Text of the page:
This year’s election could witness some of the highest voter turnout in recent history. Over 4 million Americans have already voted, meaning that in-person voter turnout has the potential to be higher than ever before. With so many key issues on the line, it is critical that in-person voting locations are adequately staffed so voters can safely cast their ballot.
Coronavirus has proven to be a formidable challenge for the world, as well as our democracy, and in-person voting is rightfully a concern for voters who are immunocompromised or who are older individuals. It has been proven that the virus disproportionately impacts older Americans, and this election year we must work to provide every high-risk American with the tools, resources, and support they need to vote in-person. A sufficient number of poll workers helping out at polling locations is critical in achieving this goal.
It is estimated that over 900,000 poll workers are needed to operate in-person polling locations across the country. Unfortunately, Coronavirus has caused many poll workers, who are often older Americans, to choose to stay home in order to mitigate their risk of catching the virus, which has sparked serious concerns about in-person voting booths being fully staffed.
First-time poll workers, working in concert with seasoned veterans, will prove to be the key to running in-person voting locations which were previously projected to be short-handed. Now is the time for younger Americans who are less at-risk to step up and fill the role of serving as poll watchers so that in-person voting locations can keep their doors open, mitigate long lines, and allow for social distancing.
Thankfully, a growing number of young Americans signing up to work the polls on Election Day is providing hope that vulnerable members of our democracy will now be able to vote in-person in November. Thousands of young people have signed up to help out at the polls on Election Day, in large part due to the efforts of Power the Polls, and groups like AARP, the Association of Young Americans, New Leaders Council, and Rock the Vote. These groups are working diligently to amass and organize first-time poll workers to make sure that Election Day voting during the novel pandemic can go as smoothly as possible.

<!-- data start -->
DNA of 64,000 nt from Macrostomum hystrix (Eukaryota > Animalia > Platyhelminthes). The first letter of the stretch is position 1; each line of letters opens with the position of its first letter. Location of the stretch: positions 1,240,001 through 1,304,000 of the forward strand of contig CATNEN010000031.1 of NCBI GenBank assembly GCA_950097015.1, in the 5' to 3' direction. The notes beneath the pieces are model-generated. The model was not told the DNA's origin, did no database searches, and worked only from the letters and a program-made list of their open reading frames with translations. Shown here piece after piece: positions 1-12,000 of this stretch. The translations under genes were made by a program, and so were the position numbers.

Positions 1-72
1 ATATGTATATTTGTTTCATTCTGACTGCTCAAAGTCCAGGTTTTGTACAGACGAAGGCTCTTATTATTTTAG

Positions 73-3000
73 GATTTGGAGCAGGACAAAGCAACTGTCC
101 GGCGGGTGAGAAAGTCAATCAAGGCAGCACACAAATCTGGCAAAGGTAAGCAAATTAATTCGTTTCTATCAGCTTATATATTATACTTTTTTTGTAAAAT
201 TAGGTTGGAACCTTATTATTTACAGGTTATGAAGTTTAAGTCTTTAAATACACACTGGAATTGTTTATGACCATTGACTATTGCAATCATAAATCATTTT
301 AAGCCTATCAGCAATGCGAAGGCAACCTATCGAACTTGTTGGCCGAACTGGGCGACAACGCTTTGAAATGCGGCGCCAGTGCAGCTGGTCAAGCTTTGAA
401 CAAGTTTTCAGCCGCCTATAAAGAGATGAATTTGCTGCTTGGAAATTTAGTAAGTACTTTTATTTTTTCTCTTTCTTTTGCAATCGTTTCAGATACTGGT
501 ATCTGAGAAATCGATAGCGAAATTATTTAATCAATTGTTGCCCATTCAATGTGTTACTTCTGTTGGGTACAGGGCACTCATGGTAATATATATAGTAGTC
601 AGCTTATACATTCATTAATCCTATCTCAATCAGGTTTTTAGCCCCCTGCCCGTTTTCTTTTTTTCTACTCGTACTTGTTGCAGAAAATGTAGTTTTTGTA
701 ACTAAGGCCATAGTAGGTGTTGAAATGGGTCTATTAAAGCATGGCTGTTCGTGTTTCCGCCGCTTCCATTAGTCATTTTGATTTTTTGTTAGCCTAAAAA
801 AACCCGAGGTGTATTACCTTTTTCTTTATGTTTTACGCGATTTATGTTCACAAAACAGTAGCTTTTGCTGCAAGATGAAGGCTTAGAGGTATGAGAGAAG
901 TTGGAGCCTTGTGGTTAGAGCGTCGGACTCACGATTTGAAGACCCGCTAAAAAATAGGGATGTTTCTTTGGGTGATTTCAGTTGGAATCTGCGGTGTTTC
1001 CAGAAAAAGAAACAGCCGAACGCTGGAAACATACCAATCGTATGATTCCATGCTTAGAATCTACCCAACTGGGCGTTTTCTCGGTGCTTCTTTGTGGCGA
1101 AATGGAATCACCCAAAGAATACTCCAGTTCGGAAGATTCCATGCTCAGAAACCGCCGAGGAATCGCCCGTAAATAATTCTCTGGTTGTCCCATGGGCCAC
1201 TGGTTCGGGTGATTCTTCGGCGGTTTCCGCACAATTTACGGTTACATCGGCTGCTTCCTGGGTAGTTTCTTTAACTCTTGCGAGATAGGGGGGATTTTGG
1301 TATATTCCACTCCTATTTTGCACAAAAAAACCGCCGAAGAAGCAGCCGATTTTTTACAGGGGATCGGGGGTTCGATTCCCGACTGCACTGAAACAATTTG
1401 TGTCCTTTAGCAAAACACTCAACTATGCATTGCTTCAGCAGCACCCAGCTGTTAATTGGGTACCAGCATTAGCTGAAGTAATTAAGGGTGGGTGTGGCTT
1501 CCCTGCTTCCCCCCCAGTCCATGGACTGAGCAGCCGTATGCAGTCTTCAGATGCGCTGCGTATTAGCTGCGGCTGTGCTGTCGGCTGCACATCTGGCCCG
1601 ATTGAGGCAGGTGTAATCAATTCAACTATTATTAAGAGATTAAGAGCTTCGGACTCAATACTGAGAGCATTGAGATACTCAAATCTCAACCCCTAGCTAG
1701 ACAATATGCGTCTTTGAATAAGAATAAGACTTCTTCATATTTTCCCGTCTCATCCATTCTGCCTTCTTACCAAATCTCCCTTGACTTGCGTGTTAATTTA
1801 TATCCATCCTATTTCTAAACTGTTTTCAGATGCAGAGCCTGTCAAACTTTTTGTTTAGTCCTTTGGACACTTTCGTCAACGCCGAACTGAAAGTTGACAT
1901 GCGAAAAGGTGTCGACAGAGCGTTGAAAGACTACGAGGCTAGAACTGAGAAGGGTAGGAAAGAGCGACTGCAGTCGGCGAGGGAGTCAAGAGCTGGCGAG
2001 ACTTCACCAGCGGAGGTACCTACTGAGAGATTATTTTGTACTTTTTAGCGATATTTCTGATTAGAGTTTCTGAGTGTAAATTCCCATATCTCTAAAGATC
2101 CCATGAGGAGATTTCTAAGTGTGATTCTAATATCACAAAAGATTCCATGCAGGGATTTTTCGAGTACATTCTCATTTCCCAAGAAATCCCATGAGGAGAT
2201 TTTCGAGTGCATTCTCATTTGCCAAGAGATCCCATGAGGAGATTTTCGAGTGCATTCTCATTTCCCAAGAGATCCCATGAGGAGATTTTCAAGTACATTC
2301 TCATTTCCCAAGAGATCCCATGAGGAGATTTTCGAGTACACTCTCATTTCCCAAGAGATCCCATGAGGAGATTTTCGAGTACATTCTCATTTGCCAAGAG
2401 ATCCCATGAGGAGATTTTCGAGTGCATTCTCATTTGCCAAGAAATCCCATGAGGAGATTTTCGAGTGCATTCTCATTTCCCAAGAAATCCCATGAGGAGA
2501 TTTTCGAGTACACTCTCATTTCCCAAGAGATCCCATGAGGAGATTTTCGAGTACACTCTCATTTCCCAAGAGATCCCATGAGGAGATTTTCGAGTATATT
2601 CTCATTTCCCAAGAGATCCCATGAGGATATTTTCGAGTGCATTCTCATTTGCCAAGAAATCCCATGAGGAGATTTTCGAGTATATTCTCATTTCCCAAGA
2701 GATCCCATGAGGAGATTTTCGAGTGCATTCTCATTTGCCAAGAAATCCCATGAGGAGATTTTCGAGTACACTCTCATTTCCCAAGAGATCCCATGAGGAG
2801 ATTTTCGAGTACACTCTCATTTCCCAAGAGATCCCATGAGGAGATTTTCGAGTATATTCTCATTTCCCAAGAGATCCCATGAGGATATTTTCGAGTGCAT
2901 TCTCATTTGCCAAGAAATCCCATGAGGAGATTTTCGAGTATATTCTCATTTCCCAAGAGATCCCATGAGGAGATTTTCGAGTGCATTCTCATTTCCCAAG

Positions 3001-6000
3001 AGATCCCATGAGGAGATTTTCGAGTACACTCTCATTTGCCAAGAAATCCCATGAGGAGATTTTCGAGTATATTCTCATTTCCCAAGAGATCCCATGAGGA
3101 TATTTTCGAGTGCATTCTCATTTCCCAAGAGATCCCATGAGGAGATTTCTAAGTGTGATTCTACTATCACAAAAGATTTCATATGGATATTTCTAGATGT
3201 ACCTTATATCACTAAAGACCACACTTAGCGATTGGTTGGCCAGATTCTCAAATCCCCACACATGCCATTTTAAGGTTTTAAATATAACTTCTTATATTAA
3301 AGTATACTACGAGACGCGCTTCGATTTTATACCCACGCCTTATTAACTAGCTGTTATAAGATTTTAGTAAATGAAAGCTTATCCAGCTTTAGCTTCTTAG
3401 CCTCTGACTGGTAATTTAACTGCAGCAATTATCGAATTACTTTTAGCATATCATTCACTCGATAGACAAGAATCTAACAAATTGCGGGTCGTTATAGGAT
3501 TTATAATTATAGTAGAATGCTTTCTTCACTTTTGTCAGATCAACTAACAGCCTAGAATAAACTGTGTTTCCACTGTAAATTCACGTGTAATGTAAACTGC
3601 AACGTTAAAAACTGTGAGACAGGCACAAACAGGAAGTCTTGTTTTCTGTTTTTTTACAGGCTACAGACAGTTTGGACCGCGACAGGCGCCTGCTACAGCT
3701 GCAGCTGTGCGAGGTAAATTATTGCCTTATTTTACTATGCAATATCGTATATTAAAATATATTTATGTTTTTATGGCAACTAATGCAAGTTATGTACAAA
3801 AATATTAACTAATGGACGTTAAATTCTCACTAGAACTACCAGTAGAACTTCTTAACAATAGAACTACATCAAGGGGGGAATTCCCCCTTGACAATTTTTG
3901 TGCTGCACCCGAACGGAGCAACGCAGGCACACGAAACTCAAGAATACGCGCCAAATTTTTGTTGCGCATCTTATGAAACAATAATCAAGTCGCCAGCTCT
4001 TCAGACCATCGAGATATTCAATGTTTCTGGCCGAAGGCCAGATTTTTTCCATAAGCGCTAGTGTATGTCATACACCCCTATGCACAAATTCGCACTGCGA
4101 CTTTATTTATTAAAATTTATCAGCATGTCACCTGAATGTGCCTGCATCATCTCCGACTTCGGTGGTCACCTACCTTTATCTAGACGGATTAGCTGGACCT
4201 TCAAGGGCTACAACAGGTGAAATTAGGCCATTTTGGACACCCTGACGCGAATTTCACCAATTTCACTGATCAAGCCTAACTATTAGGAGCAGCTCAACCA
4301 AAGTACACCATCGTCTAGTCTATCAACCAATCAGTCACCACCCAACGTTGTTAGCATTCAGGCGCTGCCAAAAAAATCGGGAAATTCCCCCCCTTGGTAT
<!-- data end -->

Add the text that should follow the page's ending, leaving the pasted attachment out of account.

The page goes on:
Safe and fully staffed in-person voting locations are key for allowing every voter to turn out on election day, including one of our nation’s most active and prominent voting blocs: older Americans. Voters in the 50-plus age bracket, who prefer to vote in-person, have consistently been a driving force every election year. This year is no different, and the Presidential candidates have taken notice. Both President Trump and former Vice President Biden recently held interviews with AARP, who has taken a leading role in emphasizing the importance of intergenerational poll workers, to talk about the issues that older Americans care most about. The interviews showcased the candidate’s stance on important topics that directly impact older generations, such as Medicare, Social Security, and reducing the price of prescription drugs.
We, as a nation, have been through so much in the last months. But now that we understand how the virus spreads, and more importantly, how to protect ourselves, we must focus on November. The mobilization of intergenerational poll workers is the first step towards achieving a safe in-person voting environment so that every American’s voice can be heard. The makeup of the poll workers on Election Day, as a result of adequately staffed in-person voting locations, will prove to be diverse in age thanks to first-time volunteers stepping up.